Now fiction gets more interesting for me when it deviates from my literal truth. I also wrote: “Over the years my mother became less…” Maybe I transformed it into “my mother,” because she deigned to tell me an annoying observation, or because I connected it to Nabokov. Whatever the case, I’ve got the beginnings of a story dynamic in those half-formed sentences. A young woman living with her mother, both aging (badly, bitterly), fading beauty in the age of Instagram and plastic surgery (hopes confounding with resentment), but also this idea of becoming “less”…

Still, we have a dynamic but no plot. Rookie mistake. Sometimes, it helps to crash one idea against another. In the same notebook, I found this one a few lines below:

“My ex-boyfriend started dropping off stray cats at my doorstep after we broke up…”

Alright, so now we’ve got an aging mother, possibly obsessed with her own fading beauty, and a grown daughter, living at home, whose ex-boyfriend is aggressively and literally insisting she become a cat lady.

I imagine my process to be the opposite of how white light splits and disperses through a glass prism.

But I suppose all creativity must also be drawn from some unconscious well within ourselves. I’m almost thirty. My mother is aging. I look like crap in lots of photos nowadays. I’m pulled between a desire to focus on my work and use up the last bit of my twenties in some roaring, fashionable way. I’m wondering what it’s going to mean for me, for my mother, to be not as young as we were? I’m scared of that. I am.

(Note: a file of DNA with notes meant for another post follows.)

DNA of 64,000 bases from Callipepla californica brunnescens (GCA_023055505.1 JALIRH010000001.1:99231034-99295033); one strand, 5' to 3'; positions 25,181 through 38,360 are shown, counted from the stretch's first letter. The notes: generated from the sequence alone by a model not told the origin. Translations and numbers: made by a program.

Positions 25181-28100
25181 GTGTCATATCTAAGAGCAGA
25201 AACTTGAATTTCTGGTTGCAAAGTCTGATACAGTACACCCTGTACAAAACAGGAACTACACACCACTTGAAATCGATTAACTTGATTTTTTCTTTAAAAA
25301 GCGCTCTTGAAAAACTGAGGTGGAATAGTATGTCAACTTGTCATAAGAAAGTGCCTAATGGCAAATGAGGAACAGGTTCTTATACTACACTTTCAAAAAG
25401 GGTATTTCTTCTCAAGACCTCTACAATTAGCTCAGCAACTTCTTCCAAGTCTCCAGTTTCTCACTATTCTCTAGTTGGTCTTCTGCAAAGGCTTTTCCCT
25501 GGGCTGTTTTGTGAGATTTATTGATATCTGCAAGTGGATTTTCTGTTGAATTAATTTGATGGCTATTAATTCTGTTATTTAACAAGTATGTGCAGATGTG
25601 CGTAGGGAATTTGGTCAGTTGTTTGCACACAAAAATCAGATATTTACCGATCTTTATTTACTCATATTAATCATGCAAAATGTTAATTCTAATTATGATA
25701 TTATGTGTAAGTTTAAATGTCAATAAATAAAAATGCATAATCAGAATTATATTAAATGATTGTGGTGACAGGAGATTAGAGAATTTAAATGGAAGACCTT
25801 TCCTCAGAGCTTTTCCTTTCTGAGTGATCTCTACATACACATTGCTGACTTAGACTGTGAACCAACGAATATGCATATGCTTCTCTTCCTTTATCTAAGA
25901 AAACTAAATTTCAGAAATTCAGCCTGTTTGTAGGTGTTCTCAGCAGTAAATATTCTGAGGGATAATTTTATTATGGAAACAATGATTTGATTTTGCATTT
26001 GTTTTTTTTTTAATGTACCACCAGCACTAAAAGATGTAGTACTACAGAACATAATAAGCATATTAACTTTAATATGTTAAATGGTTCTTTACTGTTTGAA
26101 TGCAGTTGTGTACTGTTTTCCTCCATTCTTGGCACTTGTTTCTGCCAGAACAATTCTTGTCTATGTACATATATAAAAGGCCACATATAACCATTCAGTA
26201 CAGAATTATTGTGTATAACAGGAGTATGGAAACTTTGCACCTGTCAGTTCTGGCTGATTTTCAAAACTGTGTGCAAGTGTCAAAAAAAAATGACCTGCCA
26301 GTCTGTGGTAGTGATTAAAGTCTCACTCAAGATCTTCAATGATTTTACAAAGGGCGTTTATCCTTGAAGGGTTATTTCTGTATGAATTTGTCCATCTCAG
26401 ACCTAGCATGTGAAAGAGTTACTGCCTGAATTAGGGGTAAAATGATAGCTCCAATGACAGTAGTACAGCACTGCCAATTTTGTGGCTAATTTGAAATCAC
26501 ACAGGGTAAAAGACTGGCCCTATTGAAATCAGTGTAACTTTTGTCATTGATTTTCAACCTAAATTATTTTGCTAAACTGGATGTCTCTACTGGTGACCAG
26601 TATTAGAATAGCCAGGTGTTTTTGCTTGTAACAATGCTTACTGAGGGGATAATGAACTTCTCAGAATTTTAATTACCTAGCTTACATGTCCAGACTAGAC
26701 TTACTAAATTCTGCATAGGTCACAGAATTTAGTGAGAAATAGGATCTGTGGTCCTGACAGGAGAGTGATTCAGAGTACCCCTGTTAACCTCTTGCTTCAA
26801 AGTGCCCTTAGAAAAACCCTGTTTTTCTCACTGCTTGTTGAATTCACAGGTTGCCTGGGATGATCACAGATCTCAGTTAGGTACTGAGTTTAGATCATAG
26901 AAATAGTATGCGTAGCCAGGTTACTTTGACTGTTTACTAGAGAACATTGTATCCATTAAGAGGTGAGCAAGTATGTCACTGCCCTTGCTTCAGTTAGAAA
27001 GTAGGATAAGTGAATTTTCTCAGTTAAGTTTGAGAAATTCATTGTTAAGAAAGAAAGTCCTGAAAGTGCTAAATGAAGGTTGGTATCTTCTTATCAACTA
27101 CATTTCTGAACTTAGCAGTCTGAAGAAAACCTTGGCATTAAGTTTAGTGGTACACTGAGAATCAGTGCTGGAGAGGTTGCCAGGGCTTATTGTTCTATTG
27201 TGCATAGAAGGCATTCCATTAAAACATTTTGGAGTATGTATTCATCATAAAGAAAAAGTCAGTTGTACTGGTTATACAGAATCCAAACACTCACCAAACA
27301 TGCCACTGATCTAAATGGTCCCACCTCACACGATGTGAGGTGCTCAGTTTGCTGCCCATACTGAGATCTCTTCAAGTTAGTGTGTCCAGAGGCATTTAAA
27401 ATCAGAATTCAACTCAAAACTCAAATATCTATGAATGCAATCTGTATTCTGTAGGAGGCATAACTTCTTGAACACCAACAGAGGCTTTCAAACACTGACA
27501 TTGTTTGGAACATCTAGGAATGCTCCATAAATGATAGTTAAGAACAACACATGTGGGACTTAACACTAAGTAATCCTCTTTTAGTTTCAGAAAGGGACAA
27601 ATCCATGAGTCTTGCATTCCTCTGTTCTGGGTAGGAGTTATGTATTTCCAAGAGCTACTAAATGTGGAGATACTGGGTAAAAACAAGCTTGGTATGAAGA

Maybe creative processes baffle so many because it isn’t sequential. It’s messy. It can’t be quantified, only felt. And I like that idea. I like that idea, a lot.


Sofia Mostaghimi. Author. The Unpublished City. BookThug. IFOA.Sofia Mostaghimi‘s stories have appeared in The Hart House Review, Joyland Magazine, Flyway: The Journal of Writing and Environment, Echolocation, as well as two anthologies: Aestas 2014: A Fabula Press Anthology (3rd place winner) and You Care Too Much: Creative Women on the Question of Self-Care. A graduate of the University of Toronto’s Creative Writing Master’s program, she teaches, lives, and writes in Toronto.

Mostaghimi is one of the authors featured in The Unpublished City: a collection of works by Toronto’s emerging literary talents. IFOA and BookThug invite you to the collection’s release on June 22 at 7:30 PM as part of the Toronto Lit Up book launch series.

For more information, click here!